The coelacanth isn't called a "living fossil" for nothing. The 2-meter-long, 90 kg fish was thought to have gone extinct 70 million years ago—until a fisherman caught one in 1938—and the animal looks a lot like its fossil ancestors dating back 300 million years. Now, the first analysis of the coelacanth's genome reveals why the fish may have changed so little over the ages. It also may help explain how fish like it moved onto land long ago.
"I'm very excited about this paper because coelacanths are animals that we really want to know more about," says Per Ahlberg, a paleontologist at Uppsala University in Sweden who was not involved with the study.
In order to sequence a coelacanth's (Latimeria chalumnae) genome, scientists required fresh tissue and blood. That's no easy task: These fish dwell in deep-sea caves and are exceedingly rare. Only 309 have been spotted in the past 75 years, off the east coast of sub-Saharan Africa and Indonesia. Moreover, caught coelacanths die immediately because of the change in pressure and temperature, and under the hot tropical sun, their DNA quickly degrades.
One of the 91 members of the coelacanth genome team, cell biologist Rosemary Dorrington of Rhodes University in Grahamstown, South Africa, showed fishermen in the Comoros archipelago off South Africa's coast how to collect coelacanth tissue in case they accidentally caught one again. She handed out kits including scalpels and glass vials filled with a solution to preserve the genetic material for a few days until it could be shipped to a laboratory and refrigerated.
Dorrington helped convince the fishermen that the genome project was worth their effort. "For these fishermen, fossils and evolution don't have significance," she says, "but they understand that this creature makes the world a richer place." Her efforts paid off: Fishermen collected samples for the project in 2003. The genome sequencing didn't begin until 2011, however, when the research team had the funds and technological power to do it.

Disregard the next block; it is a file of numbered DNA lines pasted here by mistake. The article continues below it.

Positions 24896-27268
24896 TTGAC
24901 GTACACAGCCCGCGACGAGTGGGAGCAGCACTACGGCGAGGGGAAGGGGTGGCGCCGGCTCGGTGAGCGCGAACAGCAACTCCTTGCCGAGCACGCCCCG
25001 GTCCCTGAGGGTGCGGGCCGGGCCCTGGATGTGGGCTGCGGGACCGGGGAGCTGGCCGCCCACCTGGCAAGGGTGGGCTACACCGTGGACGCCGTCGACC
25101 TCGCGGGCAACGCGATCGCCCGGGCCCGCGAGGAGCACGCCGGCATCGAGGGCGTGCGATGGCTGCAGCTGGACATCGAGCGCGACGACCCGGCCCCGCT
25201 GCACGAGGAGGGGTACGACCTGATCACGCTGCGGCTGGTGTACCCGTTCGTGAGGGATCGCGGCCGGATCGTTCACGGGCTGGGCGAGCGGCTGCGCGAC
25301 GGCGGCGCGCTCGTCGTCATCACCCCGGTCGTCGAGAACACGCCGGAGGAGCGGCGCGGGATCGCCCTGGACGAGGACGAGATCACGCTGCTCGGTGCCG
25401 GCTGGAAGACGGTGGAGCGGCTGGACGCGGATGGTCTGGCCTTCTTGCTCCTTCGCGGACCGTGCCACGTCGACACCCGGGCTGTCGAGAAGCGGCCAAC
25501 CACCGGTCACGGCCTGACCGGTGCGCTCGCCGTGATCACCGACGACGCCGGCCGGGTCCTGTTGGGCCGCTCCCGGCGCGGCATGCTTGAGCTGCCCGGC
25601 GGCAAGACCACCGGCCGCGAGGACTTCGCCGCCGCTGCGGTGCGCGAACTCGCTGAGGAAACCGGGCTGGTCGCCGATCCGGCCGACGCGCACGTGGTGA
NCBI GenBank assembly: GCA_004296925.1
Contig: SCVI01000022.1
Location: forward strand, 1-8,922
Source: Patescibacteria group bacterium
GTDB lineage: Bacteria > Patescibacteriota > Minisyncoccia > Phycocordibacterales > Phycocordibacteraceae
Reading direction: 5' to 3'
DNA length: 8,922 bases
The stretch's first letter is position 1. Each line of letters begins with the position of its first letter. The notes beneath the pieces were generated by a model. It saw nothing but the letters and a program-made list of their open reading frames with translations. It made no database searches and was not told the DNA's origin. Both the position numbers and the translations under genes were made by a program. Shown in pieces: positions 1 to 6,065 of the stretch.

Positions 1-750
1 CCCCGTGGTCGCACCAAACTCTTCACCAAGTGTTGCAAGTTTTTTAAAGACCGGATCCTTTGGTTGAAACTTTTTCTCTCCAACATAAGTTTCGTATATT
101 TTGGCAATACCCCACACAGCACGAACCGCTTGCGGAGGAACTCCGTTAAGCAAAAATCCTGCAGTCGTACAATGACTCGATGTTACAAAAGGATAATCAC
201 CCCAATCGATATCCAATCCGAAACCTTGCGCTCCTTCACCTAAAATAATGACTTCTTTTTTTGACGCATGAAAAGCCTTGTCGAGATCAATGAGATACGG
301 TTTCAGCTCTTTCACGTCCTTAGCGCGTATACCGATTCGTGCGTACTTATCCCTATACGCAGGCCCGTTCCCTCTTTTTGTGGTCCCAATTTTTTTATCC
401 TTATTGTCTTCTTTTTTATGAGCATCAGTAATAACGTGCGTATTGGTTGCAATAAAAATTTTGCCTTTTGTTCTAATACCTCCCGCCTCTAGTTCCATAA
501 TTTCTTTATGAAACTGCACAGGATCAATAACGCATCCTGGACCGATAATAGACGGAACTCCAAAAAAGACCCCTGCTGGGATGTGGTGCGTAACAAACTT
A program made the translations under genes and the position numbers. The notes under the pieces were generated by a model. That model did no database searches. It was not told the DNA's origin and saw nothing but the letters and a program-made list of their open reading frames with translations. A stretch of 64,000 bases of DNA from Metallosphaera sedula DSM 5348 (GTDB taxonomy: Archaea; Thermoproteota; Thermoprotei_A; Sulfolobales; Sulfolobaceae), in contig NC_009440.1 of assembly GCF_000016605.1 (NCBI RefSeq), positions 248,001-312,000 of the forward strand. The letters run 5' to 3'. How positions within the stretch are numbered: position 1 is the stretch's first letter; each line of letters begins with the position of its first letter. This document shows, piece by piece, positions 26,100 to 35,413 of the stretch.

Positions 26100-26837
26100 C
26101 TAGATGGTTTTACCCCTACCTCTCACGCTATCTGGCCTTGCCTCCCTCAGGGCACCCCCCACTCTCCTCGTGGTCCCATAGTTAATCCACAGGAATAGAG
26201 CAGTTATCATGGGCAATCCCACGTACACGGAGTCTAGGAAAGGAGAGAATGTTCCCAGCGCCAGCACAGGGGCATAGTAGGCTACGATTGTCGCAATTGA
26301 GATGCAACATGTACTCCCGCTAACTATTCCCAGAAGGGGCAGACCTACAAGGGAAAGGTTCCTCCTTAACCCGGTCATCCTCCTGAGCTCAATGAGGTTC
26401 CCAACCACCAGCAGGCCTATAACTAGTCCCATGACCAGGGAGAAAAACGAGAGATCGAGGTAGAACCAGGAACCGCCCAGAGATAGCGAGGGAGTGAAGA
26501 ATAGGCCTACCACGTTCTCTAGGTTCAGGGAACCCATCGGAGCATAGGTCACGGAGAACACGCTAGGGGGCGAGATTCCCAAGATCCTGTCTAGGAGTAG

It took about 6 months to sequence the coelacanth's genome at the Broad Institute in Cambridge, Massachusetts, and a year to analyze the data. Lead author Chris Amemiya, an evolutionary biologist at the University of Washington, Seattle, and his colleagues looked at genes that encoded a few hundred proteins. Then they calculated the number of estimated changes that occurred in the genes over the time since the coelacanth branched off from other vertebrates on the animal family tree. Finally, they compared those data with the corresponding rates of genetic change in various mammals, lizards, birds, and fish.
The coelacanth genes changed at a "markedly" slower rate than those from other animals, Amemiya says. The genes of lizards and mammals evolved at least twice as quickly as those of the coelacanth, the team reports online today in Nature. That could explain, Amemiya says, why the fish has changed so little in 300 million years.
The coelacanth genome also provided the opportunity to explore how fish may have first adapted to life on land. Fossils of extinct fish with paired, pudgy, or "lobed" fins suggest that their fins evolved into limbs in an ancestral vertebrate that crawled onto land millions of years ago. However, little is known about the underlying genetic changes that would have made this fin-to-limb transition possible. Because coelacanths are one of the only lineages of lobe-finned fish alive today, their genome offers a chance to explore this question.
The authors located a fragment of DNA within the coelacanth's genome that is also found in land vertebrates but not in fish without lobed fins, such as tuna, tilapia, and sharks. Because researchers cannot study live coelacanths in the laboratory, they inserted the fragment into a mouse embryo in order to learn what it does. The fragment activated a network of genes that forms bones in wrists, ankles, fingers and toes. Although it's not yet clear what the DNA fragment's function is within coelacanths, the authors suggest that it was key to forming the ends of limbs that helped a fishlike animal crawl out of the water.
Paleontologists have looked at fossil fish to reconstruct how lobed fins transformed into limbs and discovered basic wrist bones in extinct lobe-finned fish. Now they can add DNA evidence to the scenario, Ahlberg says.
The slow rate at which the fish's genes change demonstrates that some animals evolve more gradually than others. The coelacanth looks primitive, but looks are difficult to quantify, whereas DNA sequences are not, Ahlberg says. "The fact that their proteins evolve slowly underscores that there is a real phenomenon going on here."